“The Bush policy toward Somalia is completely misguided and taken advantage of,” says Hassan. “The Ethiopian government really capitalized on our paranoia and fears about Islam.But now Somalia could become a safe haven for extremist individuals. It is in chaos.”
Ethiopian and Somali Solidarity
In Minnesota, Ethiopians and Somalis have displayed a surprising degree of solidarity, regardless of whether they support the presence of Ethiopian troops or not.
Several Somalis, who declined to be named for fear of retribution, say they support for the Transitional Federal Government. Some Ethiopians have also attempted to provide a more in-depth context for the conflict. But like Somalis, their discussion is limited.
“From what I hear from other students, a lot of us have conflicting views about whether or not we should have invaded Somalia,” says Yoftahey Abebe, the treasurer of the Ethiopian Students Union at the University of Minnesota.
Abebe says the group is strictly non-partisan and only tries to explain the basis of Ethiopia’s invasion.
“It is not about peace in Somalia, but the safety of Ethiopia,” he says. “From past experiences, Somalis have invaded Ethiopia whenever they have had power. That is the fear the current government had with the Islamic Courts. Even though they brought peace and stability to Somalia, they were a threat to Ethiopia.”
Abebe says that the current Ethiopian government has made great advances in the country’s economy and, overall, the country is more stable with far less inter-ethnic and clan conflicts. But he says Ethiopia has a poor record when it comes to human rights. In July The New York Times reported that the Ethiopian government and military were blocking the delivery of food aid and medical supplies to the devastated desert region of Ogaden, a rebel region inhabited by Ethiopian Somalis.
Abebe says he also believes that it would be difficult for Ethiopian President Meles Zenawi and Somalia’s Transitional Federal Government to remain in power without support from the United States.
“Without the help of the U.S., [Zenawi] would be crippled,” he says. “The U.S. is funding its war on terror strategy. There is no other powerful ally for the U.S. in the Horn of Africa.”
Somalis and Ethiopians being used?
Daniel Abebe (no relation), the dean of the First College at Metropolitan State University, and a prominent member of the Ethiopian community, says the United States is taking advantage of the historical conflict between Ethiopians and Somalis to advance its war on terror in the Horn of Africa.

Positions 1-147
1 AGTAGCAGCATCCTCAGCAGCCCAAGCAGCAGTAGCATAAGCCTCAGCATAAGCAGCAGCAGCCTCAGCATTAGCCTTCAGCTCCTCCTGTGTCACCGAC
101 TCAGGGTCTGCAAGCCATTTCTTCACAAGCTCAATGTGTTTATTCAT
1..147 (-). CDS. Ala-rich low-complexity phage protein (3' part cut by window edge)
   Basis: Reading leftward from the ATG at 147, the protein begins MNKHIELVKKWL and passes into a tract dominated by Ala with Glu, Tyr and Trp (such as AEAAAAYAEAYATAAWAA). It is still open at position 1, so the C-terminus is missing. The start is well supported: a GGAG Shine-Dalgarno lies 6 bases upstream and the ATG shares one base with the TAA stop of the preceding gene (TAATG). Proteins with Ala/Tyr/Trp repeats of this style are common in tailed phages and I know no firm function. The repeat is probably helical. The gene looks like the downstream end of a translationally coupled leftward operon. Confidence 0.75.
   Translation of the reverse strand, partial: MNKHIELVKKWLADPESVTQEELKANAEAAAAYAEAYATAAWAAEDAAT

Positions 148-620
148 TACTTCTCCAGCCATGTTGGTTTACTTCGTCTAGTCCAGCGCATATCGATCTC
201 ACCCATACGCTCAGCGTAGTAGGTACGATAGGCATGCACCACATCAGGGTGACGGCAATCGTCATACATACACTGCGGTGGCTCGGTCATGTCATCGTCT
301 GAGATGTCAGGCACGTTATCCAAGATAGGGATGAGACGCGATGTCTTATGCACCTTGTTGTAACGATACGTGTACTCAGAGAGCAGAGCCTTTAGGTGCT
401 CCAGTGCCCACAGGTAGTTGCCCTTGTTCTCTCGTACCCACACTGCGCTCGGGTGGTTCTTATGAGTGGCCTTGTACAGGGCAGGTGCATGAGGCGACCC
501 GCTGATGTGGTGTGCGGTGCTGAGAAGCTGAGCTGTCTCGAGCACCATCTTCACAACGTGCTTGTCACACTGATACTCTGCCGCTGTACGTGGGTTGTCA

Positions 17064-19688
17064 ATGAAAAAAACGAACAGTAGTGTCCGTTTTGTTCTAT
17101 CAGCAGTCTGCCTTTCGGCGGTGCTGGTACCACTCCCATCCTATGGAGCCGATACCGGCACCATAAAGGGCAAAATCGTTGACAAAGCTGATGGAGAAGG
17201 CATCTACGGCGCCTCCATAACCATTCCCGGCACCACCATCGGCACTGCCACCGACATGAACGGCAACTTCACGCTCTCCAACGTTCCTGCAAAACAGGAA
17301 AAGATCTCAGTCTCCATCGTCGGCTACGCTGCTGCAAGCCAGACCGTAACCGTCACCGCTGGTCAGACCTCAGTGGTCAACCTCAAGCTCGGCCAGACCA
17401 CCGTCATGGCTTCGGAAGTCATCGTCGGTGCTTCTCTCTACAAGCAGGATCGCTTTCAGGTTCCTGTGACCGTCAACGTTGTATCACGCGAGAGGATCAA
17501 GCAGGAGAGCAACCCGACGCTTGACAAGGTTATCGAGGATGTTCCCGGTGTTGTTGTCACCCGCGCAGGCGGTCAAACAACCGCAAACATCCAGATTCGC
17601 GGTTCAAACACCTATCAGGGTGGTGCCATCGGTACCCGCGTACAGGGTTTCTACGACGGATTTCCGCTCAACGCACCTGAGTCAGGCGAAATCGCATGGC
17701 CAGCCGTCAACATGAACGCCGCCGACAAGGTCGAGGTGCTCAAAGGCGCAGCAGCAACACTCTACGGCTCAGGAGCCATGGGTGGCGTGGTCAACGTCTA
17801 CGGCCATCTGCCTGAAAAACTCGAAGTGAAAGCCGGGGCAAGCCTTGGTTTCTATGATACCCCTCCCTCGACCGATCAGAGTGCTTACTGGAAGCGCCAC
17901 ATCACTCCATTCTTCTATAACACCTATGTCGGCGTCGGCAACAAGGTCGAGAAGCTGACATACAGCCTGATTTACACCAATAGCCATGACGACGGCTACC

“At a time when we should be resolving our differences with Somalis, and uniting to fight global and regional crisis, now we are growing in further conflict and confrontation,” he says. “We are being used by bigger powers like the United States to advance its causes in that region. In this case, they are looking to combat terrorism.”
Daniel Abebe also says that Ethiopians and Somalis in the Twin Cities have a much stronger relationship than many credit them. He adds that the immigrant communities have often been supportive of each other on many levels. Nevertheless, he says that Ethiopians’ views of the invasion are as complex as the political reality in the Horn of Africa itself. Like Somalis, he says, Ethiopians haven’t been vocal about their views on the conflict.
“Overall, Ethiopians in the U.S. are more indifferent about the invasion,” he says. “I think people feel awkward. Obviously if you support the aggression, you are going to offend a lot of people. Supporting it might be in the minds of people, but they do not want to voice it.”
Daniel Abebe says the Horn of Africa is at the will of external powers like the rest of the continent. Ahmed Samatar, a Somali professor and the dean of the Institute for Global Citizenship at Macalester College, agrees.
“The American involvement is ignorant and destructive,” Samatar says. “The Ethiopian involvement is the last thing Somalis want and the last thing they expected. The Transitional Federal Government is illegitimate. But the opposition is not well organized enough to do anything.”
Samatar has lectured about the current crisis between Somalia and Ethiopia in the Twin Cities and played a direct role in working with stakeholders of Somalia’s peace throughout the world. He also recently published a 50-page essay on the current conflict in Bildhaan, the Somali issues and academic journal.
“The Islamic Courts had been a beacon of some hope. But that has been destroyed,” he says.
Samatar says that, at the whim of foreign influences, Ethiopia has sparked another conflict at the worst time.
“Everyone is a loser now, and it may be the worst time since the collapse of Somalia,” Samatar say. “Ethiopia is in trouble itself, and its leadership has run out of any intelligent design.”